Singer-Songwriter as a ‘Cancer Thriver’ | Rachael Sage

Rachael Sage

Rachael Sage

My name is Rachael Sage, and I am an endometrial cancer thriver. I like to think my story is one of gratitude and empowerment for other women who may feel that they are alone or lack hope, upon receiving their cancer diagnosis.

In Spring 2018 I was having the time of my life; 46 years old, a singer-songwriter in my prime coming off a whirlwind tour, and about to release a brand-new album. I had never been so happy, and it finally seemed like everything in my life was “coming together” after decades of hard work and persistence. I’d also recently started seeing someone new, and being the good girl that I am, I figured it couldn’t hurt to get tested. It had been a while…and my insurance company had sent their annual reminder to get a Pap test, so the next time I was home from touring I made an appointment at Planned Parenthood, and asked them to “do everything.” And everything, they did. I was proud of myself for being such an adult (I’d never been great at consistently getting checked, which I know is somewhat of a cliché for an artist with her head somewhat in the clouds).

A couple weeks later I noticed I’d missed a voicemail message, and was surprised to hear a rather urgent-sounding message from someone at PP asking me to call there immediately. Apparently, there was an “abnormality” in my test and I should have a colposcopy right away; I was shocked and instantly very scared. I called my sister and she recommended a gynecologist she’d heard good things about. Before I knew it, this very kind but serious doctor was performing an ultrasound, and then an immediate biopsy on the spot in her office. I could tell she saw something unsettling but she tried to downplay it. Nonetheless I was to speak with her the following Monday about the results. “It’s probably fibroids, but let’s make sure,” I remember her saying.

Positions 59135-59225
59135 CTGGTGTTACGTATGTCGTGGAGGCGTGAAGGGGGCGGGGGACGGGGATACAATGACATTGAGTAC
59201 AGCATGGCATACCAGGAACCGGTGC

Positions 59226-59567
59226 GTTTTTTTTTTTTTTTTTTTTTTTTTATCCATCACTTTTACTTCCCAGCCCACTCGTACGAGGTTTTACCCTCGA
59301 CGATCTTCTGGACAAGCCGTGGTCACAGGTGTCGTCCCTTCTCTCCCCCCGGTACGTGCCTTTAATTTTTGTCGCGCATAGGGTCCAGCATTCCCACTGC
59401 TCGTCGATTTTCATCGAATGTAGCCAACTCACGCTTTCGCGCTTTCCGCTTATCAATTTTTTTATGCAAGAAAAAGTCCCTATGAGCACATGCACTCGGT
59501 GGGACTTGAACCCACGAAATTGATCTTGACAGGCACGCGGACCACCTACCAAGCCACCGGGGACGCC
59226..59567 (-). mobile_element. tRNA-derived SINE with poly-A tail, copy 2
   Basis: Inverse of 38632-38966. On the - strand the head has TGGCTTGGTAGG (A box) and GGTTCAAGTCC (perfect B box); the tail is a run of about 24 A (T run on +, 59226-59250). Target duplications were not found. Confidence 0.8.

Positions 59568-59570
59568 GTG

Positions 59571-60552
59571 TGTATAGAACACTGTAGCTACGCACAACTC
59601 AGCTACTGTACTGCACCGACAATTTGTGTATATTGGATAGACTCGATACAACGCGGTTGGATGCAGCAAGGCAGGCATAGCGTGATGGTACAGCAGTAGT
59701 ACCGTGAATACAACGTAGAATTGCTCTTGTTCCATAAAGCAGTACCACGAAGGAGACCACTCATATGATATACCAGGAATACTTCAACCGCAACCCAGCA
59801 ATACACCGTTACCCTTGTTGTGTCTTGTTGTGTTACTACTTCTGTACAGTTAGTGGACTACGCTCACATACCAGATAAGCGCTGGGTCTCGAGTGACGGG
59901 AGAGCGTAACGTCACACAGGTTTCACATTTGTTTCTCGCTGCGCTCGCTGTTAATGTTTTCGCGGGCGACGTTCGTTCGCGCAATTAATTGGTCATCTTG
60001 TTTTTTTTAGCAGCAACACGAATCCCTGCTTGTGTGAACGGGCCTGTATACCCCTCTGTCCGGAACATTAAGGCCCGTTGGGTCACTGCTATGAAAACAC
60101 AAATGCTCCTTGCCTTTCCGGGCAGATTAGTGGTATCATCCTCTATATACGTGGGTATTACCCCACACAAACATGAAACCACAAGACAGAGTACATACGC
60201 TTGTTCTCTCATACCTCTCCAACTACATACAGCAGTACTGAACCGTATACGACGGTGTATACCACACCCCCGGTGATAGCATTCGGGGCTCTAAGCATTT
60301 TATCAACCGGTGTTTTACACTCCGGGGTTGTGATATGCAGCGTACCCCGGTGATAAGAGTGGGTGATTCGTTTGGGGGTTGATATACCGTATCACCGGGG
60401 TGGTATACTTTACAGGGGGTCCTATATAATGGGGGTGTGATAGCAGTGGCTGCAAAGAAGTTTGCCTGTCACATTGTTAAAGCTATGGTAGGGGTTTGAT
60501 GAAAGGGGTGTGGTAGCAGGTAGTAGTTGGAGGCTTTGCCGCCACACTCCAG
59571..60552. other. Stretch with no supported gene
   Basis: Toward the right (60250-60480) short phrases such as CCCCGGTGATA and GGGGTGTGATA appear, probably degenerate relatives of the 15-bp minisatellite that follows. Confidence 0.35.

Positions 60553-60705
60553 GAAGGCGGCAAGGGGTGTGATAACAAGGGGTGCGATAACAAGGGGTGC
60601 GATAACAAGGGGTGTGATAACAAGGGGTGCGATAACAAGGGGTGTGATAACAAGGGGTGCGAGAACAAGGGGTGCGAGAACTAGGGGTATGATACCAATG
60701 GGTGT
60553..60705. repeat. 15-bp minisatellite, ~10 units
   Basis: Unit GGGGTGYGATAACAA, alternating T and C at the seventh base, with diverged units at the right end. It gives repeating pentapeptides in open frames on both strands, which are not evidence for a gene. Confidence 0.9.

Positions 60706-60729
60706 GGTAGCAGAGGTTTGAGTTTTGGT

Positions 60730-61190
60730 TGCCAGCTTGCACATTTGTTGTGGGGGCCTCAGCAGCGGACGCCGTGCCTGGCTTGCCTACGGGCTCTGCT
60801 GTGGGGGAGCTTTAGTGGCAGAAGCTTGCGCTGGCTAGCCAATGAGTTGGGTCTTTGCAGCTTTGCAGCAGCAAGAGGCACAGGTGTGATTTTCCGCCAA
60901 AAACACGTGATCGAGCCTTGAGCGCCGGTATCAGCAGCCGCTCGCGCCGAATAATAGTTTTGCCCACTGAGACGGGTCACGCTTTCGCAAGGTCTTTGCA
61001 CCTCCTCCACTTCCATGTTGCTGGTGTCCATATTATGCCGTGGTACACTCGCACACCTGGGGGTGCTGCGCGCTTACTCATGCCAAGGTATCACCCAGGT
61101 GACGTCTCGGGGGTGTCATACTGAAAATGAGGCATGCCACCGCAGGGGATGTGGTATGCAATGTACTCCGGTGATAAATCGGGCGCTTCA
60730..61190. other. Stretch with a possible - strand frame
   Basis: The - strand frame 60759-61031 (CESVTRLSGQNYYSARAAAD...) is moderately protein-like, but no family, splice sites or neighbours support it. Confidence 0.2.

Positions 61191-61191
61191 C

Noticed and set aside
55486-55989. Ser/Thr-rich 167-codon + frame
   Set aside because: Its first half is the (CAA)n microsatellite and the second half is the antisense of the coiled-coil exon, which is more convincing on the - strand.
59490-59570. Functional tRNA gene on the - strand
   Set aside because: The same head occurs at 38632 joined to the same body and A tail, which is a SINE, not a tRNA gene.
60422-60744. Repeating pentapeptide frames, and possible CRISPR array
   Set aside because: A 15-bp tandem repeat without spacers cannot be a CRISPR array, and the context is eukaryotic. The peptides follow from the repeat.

The next day I flew from New York City to Arizona to play a festival in 98-degree heat. I was exhausted, but overall, I felt great. I had no symptoms…other than a little bleeding from the biopsy. I pushed the idea out of my mind as long as I could, but that Monday I indeed received the difficult news that I “likely had endometrial cancer, although it might be cervical.” A week later another specialist showed me my tumor on a screen, described it as “the size of a plum” and told me I should act right away. I was in a state of shock, but I went to work researching everything like the CEO that I am, and didn’t really stop until weeks later, when my course of treatment was finally agreed upon by several specialists.

In the months that followed, I was very fortunate to receive wonderful care from a team of doctors and nurses at both Mass General Hospital and Memorial Sloan Kettering. Bittersweetly, my album “Myopia” came out worldwide while I was still in recovery from surgery (my “CD Release Party” was me giving copies to my wonderful nurses), and of course, tour dates were cancelled indefinitely as I geared up for six rounds of chemo, along with radiation. My new relationship–which had already showing signs of strain–unfortunately fell apart while I was in treatment. But close friends and family members rallied around me, and my musical band-mates visited to cheer me up and encourage me to play a little, when I could muster the energy.